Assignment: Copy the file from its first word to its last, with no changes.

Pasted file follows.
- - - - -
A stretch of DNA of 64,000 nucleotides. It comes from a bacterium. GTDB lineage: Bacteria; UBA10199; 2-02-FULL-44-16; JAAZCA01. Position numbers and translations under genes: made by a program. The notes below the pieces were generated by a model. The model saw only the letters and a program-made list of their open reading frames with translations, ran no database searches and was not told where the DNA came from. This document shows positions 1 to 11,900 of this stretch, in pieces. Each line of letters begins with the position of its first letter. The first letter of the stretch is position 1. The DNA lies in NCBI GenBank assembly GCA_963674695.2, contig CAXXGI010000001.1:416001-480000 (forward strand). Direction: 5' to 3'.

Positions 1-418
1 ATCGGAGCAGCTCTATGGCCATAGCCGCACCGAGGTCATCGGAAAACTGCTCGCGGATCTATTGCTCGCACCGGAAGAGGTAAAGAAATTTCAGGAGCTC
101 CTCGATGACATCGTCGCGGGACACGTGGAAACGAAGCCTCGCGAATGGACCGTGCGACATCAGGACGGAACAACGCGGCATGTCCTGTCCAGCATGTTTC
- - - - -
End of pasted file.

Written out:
A stretch of DNA of 64,000 nucleotides. It comes from a bacterium. GTDB lineage: Bacteria; UBA10199; 2-02-FULL-44-16; JAAZCA01. Position numbers and translations under genes: made by a program. The notes below the pieces were generated by a model. The model saw only the letters and a program-made list of their open reading frames with translations, ran no database searches and was not told where the DNA came from. This document shows positions 1 to 11,900 of this stretch, in pieces. Each line of letters begins with the position of its first letter. The first letter of the stretch is position 1. The DNA lies in NCBI GenBank assembly GCA_963674695.2, contig CAXXGI010000001.1:416001-480000 (forward strand). Direction: 5' to 3'.

Positions 1-418
1 ATCGGAGCAGCTCTATGGCCATAGCCGCACCGAGGTCATCGGAAAACTGCTCGCGGATCTATTGCTCGCACCGGAAGAGGTAAAGAAATTTCAGGAGCTC
101 CTCGATGACATCGTCGCGGGACACGTGGAAACGAAGCCTCGCGAATGGACCGTGCGACATCAGGACGGAACAACGCGGCATGTCCTGTCCAGCATGTTTC